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John D. Simon

John D. Simon
Executive Vice President & Provost

Contact Us

P.O. Box 400226
Charlottesville, VA 22904-4226

Phone:
434-982-2362
Fax:
434-924-1497
Email:
jwt5z@virginia.edu

 

 

University Seminars: Fall 2013

University Seminars (USEMS) are designed to give first-year students the opportunity to develop critical-thinking skills and explore new ideas in an environment that encourages interactive learning and intensive discussion. The seminars are based on ideas that have changed the way we think about our relation to the world around us. The seminars are given by prominent faculty in departments and schools across the University, carry two or three hours of credit, and are restricted to 18 first-year students during the initial course enrollment. If space is remaining, second-, third-, and fourth-year students may enroll using a Course Action Form.

Refer to the Student Information System Course Catalog for a list of specific offerings each semester.

University Seminars (USEMS) are designed to give first-year students the opportunity to develop critical-thinking skills and explore new ideas in an environment that encourages interactive learning and intensive discussion. The seminars are based on ideas that have changed the way we think about our relation to the world around us. The seminars are given by prominent faculty in departments and schools across the University, carry two or three hours of credit, and are restricted to 18 first-year students during the initial course enrollment. If space is remaining, second-, third-, and fourth-year students may enroll using a Course Action Form.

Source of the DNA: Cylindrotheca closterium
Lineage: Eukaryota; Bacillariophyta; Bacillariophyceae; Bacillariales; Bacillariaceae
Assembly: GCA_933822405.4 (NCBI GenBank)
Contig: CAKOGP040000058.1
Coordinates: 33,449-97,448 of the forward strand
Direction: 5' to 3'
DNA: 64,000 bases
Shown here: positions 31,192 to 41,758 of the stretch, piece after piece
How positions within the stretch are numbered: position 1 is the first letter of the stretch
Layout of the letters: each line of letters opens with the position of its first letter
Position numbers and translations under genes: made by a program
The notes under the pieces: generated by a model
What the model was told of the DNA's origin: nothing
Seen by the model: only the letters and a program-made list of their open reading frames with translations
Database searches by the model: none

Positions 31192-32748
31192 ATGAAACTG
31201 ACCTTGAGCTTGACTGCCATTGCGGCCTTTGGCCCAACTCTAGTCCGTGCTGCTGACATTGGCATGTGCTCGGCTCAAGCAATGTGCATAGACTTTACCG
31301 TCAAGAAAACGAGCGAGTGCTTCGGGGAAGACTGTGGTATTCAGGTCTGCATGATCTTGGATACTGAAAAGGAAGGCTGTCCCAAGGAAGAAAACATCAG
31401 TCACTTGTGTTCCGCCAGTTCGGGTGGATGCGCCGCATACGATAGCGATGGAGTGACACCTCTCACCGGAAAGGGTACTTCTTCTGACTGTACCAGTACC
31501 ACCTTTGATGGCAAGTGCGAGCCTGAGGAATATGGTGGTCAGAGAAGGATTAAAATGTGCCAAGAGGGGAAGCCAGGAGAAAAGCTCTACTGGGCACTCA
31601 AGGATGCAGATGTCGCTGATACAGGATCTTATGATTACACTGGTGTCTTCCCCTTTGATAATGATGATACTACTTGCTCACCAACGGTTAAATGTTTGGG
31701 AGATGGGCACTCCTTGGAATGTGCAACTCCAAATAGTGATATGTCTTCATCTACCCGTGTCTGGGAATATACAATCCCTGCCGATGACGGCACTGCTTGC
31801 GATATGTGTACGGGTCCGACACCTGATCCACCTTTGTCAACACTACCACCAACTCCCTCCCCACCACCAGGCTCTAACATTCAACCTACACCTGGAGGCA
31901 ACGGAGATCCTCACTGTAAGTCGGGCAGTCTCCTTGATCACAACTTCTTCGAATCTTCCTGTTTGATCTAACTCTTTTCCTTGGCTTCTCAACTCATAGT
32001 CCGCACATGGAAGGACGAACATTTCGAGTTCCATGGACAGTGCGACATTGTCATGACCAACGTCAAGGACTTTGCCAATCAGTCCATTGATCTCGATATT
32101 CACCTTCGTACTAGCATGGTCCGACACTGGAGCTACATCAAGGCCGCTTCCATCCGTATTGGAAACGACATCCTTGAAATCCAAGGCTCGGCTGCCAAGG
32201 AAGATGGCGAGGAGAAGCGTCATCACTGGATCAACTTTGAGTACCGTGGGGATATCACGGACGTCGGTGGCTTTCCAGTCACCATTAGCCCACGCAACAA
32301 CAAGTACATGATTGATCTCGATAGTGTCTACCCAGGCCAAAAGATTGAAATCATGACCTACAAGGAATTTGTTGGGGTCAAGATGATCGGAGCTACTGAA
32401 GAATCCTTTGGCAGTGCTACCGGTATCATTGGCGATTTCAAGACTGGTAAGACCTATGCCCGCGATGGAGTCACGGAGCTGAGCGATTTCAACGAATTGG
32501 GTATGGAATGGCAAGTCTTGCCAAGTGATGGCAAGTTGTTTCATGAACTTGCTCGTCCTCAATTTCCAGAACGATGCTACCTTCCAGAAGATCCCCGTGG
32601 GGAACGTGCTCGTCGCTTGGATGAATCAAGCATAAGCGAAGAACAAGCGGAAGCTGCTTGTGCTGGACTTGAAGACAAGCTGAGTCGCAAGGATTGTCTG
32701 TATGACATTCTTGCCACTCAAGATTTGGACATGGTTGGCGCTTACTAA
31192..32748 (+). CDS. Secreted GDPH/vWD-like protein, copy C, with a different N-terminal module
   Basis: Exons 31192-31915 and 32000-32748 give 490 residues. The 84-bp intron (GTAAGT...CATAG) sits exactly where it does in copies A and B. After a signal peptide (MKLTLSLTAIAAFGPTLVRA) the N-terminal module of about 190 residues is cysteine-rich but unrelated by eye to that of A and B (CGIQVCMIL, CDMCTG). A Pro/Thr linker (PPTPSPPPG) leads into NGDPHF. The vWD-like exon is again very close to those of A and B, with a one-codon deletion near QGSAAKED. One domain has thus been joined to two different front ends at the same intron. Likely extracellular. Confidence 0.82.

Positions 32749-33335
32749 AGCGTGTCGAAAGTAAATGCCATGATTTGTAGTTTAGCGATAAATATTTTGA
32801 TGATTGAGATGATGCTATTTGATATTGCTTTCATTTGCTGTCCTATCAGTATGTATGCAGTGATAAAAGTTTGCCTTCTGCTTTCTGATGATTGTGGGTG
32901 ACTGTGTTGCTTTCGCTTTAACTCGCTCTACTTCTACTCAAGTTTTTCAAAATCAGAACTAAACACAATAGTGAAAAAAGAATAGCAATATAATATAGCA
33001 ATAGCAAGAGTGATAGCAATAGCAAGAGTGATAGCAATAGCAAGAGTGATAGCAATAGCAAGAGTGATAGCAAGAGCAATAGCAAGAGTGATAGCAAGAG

Refer to the Student Information System Course Catalog for a list of specific offerings each semester.

America through Russian Eyes
3 Credit Course
Tuesday 3:30-6:00pm
Clemons Library 322A
Yuri Urbanovich, Lecturer

This course explores American-Russian relations in their historical and contemporary perspective. We will employ the skills to tools of the historian, political scientist, geographer, psychologist, and student of culture, including literature and film, to analyze factors that have shaped mutual perceptions and misperceptions.

Australia
2 Credit Course
Monday 4:00-5:50pm
Pavilion VIII 103
Mark Thomas, Professor

This course will look at the history, culture and society of the land ‘down under.’  Australia is a land of opportunity and paradox.  It began as a penal colony and became the richest country in the world within a hundred years.  It is a country that has been independent of Britain for a century, yet still has the Queen as head of state.  It is a vast continent of only 15 million inhabitants, yet has remarkable regional diversity.  It has long been among the most urbanized of global societies, yet its cultural identity is largely shaped by rural idealism.